How kitchen gardening increased Nipo's income!
With increasing interest in home-based farming, and awareness on organic farming the concept of kitchen gardening is starting to gain recognition in rural areas. Benefits of kitchen gardening or home gardening include a reduction in expenditure along with less usage of chemicals on the food that is to be consumed resulting in a fresh yield of vegetables. For kitchen gardening, fertilizers comprise materials like kitchen waste leading to faster growth of the plants along with chemical-free vegetables. A strong misconception that follows kitchen gardening is that the farmer needs a sizeable amount of land for farming. Kitchen gardening can be done in a small space. Approximately 600 women farmers have adopted the practice of kitchen gardening that is carried out within the 15x12.5 feet area. Similar to other interventions by LDF, kitchen gardening is done with the aim of increasing income along with producing enough chemical free and organic food sufficient enough to feed the family members. Through this, expenditure on vegetables and fruits is expected to reduce thereby increasing savings in these families. Members of the family can easily take care of these vegetables. For irrigation, wastewater from the bathrooms and kitchen can easily be diverted to the vegetable beds. Introduction of this practice aims to increase savings of these women farmers by Rs. 15,200 annually. Okra, ridge gourd, bottle gourd, tomato, and chili are few commonly home-grown vegetables. In March 2020, few members from Shivshankar SHG from Prithala Village of Tohana Block, Fatehabad, Haryana had undergone training on kitchen gardening. Inspired by this, Nipo, one of the women who underwent the training, initiated this practice in the space outside her house. Vowing to not buy hybrid seeds from the market, she used seeds from vegetables that she cooks. Planting these in the beginning of April, she had never expected the seeds to be ready for consumption by the end of the month. “I have bottle gourd, tomato, chili, and bitter gourd growing right outside my house!” she exclaimed. Continuing on how cost effective this process is, she says “I did not buy fertilizers from the market and instead used cow dung, cow urine, and neem leaves. I made a spray out of them that was used for fertilization for these vegetables.” Not only does she have access to healthy and organic food, but her expenditure has also drastically lessened. Saving approximately Rs. 2500 each month, Nipo hopes to increase her savings by increasing and adding more variety of vegetables in her garden. Our interventions extend to Bhiwani and Karnal districts in Haryana.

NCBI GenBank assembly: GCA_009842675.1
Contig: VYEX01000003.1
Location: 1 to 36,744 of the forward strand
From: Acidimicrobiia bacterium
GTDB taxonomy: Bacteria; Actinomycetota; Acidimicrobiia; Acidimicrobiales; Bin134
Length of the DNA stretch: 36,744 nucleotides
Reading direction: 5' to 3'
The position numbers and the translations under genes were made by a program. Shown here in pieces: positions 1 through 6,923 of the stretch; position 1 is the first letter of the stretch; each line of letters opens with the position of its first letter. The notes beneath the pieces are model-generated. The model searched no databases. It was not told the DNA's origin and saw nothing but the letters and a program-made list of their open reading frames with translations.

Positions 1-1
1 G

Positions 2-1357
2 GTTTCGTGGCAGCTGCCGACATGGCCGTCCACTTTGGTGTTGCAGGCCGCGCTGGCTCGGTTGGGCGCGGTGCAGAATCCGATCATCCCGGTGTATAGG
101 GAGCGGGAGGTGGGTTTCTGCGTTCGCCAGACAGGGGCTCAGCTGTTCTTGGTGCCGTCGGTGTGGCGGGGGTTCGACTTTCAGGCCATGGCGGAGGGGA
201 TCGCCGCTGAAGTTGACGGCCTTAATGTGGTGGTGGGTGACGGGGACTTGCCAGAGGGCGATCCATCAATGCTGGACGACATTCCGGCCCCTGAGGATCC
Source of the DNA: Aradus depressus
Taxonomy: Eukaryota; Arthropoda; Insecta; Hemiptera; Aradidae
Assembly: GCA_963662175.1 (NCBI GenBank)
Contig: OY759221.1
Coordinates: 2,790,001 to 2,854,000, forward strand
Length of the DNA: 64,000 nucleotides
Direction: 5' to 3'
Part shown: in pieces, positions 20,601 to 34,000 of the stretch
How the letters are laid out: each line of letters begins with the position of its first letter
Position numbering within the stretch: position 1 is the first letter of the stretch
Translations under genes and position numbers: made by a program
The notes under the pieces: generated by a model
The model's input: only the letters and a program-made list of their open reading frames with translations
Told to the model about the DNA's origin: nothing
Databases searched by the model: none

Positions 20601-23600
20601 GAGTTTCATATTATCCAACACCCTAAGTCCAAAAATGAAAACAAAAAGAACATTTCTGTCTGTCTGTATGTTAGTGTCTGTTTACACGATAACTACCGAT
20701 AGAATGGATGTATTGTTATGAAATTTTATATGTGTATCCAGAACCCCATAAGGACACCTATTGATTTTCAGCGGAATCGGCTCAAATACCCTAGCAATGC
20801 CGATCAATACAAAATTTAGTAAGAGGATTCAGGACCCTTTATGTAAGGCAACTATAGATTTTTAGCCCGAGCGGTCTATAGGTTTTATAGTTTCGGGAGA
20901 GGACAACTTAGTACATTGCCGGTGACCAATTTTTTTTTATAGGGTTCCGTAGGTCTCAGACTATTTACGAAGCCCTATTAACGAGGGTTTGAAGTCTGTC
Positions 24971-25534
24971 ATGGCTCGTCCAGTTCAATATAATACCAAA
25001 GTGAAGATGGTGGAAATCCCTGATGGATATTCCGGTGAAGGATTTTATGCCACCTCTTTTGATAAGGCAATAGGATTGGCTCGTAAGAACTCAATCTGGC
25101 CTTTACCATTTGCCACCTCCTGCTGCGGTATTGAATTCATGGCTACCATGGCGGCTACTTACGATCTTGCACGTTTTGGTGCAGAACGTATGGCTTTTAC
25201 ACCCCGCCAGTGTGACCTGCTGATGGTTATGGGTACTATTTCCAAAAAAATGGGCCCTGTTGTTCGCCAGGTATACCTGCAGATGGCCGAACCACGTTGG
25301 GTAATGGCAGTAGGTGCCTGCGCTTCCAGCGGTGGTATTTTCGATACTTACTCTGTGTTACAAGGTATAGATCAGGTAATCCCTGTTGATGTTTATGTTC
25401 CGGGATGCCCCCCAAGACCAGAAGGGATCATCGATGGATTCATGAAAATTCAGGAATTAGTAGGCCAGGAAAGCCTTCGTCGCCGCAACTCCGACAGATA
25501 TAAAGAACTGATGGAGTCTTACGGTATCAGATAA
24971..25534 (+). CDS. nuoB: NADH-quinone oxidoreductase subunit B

Written by Christie Maria James, Asst. Manager, Communications